Welcome, said Blurtso, to “Why-101”. We will begin the semester with a very general question. The question is: “Why?”
Why what? said Emma Lou.
Why where? said Morton.
Why when? said Frank.
Why who? said Gouster.
Why how? said Chelsea.
Just “why?”, said Blurtso.
Why why? said Emma Lou.
Because, said Blurtso.
Because why? said Chelsea.
Just because, said Blurtso.
Oh, said Chelsea.
Isn’t that circular reasoning? said Emma Lou.
That’s what I was thinking, said Frank.
Why? said Chelsea.
Because something made me think it was circular, said Frank.
Oh, said Chelsea.
“Why”, said Glouster, leads to an answer that expresses, “for what reason or purpose?”
Reason or purpose? said Chelsea.
I often ask myself that question, said Emma Lou.
You do? said Chelsea.
Yes, said Emma Lou, What’s the reason or purpose for anything?
For anything? said Chelsea.
Yes, said Emma Lou, why am I a porcupine? Why are you a donkey? Why this planet, this sun, this galaxy? Why this universe?
Why anything? said Frank.
Exactly, said Emma Lou.
That’s a good question, said Morton.
What’s the answer? said Chelsea.
The answer to “why,” said Frank, is always “because.”
“Because,” said Glouster, is from Middle English, in the 14th century, from the words, “by cause.”
So the answer to every “why” question, said Frank, is based on the concept of cause and effect.
Aristotle, said Glouster, identified four types of answer, or cause, to “Why?” questions. The causes he identifies are: the essential cause, the logical ground, the moving cause, and the final cause.
What if you don’t believe in cause and effect? said Morton.
That’s a very good question, said Emma Lou.
David Bohm, said Glouster, in his 1980 book, Wholeness and the Implicit Order, proposed the concept of Holomovement. Rather than starting with parts and explaining the whole in terms of its parts, he starts with a notion of undivided wholeness and derives parts as abstractions from the whole. He writes, “The relationships constituting the fundamental law of Holomovement are between the enfolded structures that interweave and inter-penetrate each other, through the whole of space, rather than between the abstracted and separated forms that are manifest to the senses (and to our instruments).”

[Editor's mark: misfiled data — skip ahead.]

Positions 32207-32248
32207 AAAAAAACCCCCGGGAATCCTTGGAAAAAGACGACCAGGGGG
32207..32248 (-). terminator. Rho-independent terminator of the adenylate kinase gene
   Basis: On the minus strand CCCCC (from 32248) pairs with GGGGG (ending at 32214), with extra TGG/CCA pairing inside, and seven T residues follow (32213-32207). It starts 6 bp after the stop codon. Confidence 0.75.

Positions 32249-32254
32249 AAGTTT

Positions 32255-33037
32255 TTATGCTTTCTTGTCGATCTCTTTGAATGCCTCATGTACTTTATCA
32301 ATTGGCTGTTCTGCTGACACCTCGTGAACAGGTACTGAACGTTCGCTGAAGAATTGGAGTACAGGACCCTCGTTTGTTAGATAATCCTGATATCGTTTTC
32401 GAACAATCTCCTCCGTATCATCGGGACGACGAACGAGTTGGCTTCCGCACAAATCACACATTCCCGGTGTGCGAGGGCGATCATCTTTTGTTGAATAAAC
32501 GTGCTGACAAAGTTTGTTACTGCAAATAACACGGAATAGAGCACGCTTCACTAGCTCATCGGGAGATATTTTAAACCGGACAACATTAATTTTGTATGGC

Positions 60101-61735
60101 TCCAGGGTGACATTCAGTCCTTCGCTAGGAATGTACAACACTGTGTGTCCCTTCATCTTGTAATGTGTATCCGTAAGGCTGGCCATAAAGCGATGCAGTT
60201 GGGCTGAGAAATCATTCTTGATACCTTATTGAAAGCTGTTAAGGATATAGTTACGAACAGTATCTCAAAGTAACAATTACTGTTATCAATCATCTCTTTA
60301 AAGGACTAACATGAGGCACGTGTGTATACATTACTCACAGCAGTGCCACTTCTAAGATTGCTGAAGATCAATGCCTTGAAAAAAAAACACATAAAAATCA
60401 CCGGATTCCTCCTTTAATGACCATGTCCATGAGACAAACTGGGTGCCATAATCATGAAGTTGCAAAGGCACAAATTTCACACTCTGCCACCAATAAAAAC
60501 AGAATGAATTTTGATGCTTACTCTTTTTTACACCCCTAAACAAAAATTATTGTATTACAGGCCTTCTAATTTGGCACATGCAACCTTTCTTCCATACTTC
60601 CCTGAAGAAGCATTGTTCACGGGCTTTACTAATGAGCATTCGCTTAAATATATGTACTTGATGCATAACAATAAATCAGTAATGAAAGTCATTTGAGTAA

So individual parts, said Emma Lou, don’t exist.
What? said Chelsea.
And if individual parts don’t exist, said Frank, there is no such thing as cause and effect.
So what is the answer, said Morton, to the question “Why?”
The question “why,” said Emma Lou, and the answer “because” are constructs of language. They are abstractions with no basis in physical reality.
So what’s the answer? said Morton.
There is no answer, said Emma Lou, there is only the question/answer, because the answer is born of the question, and the question creates the answer. They are both abstractions.
David Bohm, said Glouster, says that Holomovement is: “an unbroken and undivided totality. We can abstract particular aspects of the holomovement (e.g. light, electron, sound, etc.), but all forms of the holomovement merge and are inseparable. In its totality it is not limited in any specifiable way. It does not conform to any particular order, nor is it bounded by any particular measure. Holomovement is undefinable and immeasurable.”
Isn’t that the same, said Frank, as the Upanishads?